Online financial services outlet E*Trade ( ET - Get Report) probably won't join its peers in warning about second-quarter earnings, analysts said. A weak trading environment in May forced Charles Schwab ( SCH) to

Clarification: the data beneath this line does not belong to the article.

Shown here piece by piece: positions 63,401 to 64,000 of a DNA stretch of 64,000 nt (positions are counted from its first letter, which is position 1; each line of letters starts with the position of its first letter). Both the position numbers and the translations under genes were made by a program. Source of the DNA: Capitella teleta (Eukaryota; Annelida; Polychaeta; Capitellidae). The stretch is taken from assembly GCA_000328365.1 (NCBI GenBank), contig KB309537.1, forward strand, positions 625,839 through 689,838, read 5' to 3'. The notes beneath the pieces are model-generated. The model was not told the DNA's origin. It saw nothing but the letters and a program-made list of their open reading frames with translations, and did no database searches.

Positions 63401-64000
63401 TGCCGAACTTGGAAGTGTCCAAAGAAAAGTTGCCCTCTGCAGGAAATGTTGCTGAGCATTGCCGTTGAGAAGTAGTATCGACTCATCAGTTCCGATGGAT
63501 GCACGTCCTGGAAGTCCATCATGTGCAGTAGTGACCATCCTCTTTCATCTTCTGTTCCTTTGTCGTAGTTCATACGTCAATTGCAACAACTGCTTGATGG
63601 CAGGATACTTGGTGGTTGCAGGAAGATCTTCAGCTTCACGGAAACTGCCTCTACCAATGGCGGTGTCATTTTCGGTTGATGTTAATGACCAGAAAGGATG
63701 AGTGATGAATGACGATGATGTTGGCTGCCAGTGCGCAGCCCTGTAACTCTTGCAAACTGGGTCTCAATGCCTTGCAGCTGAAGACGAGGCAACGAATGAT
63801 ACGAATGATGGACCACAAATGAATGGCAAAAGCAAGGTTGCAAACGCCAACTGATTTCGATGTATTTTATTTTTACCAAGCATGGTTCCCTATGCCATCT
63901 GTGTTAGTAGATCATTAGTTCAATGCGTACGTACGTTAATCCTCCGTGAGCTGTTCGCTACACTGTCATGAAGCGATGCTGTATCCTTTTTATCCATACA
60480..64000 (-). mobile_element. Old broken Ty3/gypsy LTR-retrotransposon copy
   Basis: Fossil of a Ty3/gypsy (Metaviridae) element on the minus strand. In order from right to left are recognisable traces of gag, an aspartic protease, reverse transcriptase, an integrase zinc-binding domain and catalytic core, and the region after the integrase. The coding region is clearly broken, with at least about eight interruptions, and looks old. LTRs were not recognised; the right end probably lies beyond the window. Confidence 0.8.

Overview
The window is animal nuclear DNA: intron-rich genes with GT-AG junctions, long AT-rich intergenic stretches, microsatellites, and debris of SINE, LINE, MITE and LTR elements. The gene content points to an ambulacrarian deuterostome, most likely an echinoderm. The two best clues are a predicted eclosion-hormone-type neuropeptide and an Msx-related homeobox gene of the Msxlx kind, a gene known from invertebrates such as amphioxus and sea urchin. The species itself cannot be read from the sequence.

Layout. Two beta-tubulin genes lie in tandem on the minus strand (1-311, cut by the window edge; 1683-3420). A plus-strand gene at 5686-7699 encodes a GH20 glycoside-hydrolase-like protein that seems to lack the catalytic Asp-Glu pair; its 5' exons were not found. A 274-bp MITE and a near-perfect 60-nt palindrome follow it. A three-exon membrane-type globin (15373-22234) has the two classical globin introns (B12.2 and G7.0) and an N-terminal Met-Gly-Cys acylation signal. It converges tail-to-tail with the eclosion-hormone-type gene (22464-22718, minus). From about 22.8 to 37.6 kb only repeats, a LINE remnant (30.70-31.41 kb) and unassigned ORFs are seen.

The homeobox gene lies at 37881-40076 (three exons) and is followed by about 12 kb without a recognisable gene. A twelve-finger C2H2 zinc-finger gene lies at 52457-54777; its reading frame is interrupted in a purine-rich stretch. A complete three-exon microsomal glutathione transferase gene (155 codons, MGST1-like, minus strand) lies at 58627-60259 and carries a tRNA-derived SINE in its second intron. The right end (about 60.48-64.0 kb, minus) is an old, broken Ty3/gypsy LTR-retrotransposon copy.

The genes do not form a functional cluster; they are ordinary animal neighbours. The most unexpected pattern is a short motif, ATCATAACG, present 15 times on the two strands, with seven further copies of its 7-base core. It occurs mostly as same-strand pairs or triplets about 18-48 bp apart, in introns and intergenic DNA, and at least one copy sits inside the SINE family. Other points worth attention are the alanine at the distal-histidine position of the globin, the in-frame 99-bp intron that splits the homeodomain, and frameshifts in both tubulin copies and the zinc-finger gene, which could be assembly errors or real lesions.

cut its numbers Thursday. Ameritrade ( AMTD - Get Report) followed with its own warning Friday. But E*Trade has a great track record on meeting its estimates compared with Schwab and Ameritrade. "They usually don't warn and they usually don't miss," said Putnam Lovell analyst Todd Halky. Whereas both Schwab and Ameritrade are lowering their guidance for the second quarter in a row, E*Trade has beaten consensus estimates for the past three quarters. More importantly, E*Trade now gets around 30% of revenue from mortgage lending and 13% from other banking products, which should help protect it against a depressed stock market. "From E*Trade's perspective, being the diversified financial platform that they are, they are better positioned than the other players to fight their way through the summer doldrums on the trading side," said Halky. On average, analysts are expecting E*Trade to earn 11 cents a share in the second quarter, with estimates ranging from a low of 10 cents to a high of 12 cents a share. The company earned 8 cents a share in the first quarter. Halky, who forecasts a 12-cent-a-share profit for the company, expects net revenue will be flat for the second quarter, with weakness on the retail brokerage side balanced out by an increase in net bank spreads and potential upside in the mortgage origination business. Net bank spreads are seen widening as a result of the company's acquisition of Chase banking accounts, a deal that closed in February. The increase in earnings vs. the first quarter should be driven by a reduction in marketing spending, the analyst said. He estimates that marketing spending will slide to $56 million in the second quarter from $69 million in the first quarter, when E*Trade spent heavily on Super Bowl advertising. E*Trade shares were lately gaining 1.4% to $5.11. The shares are valued at 11.4 times estimated 2002 earnings of 45 cents a share.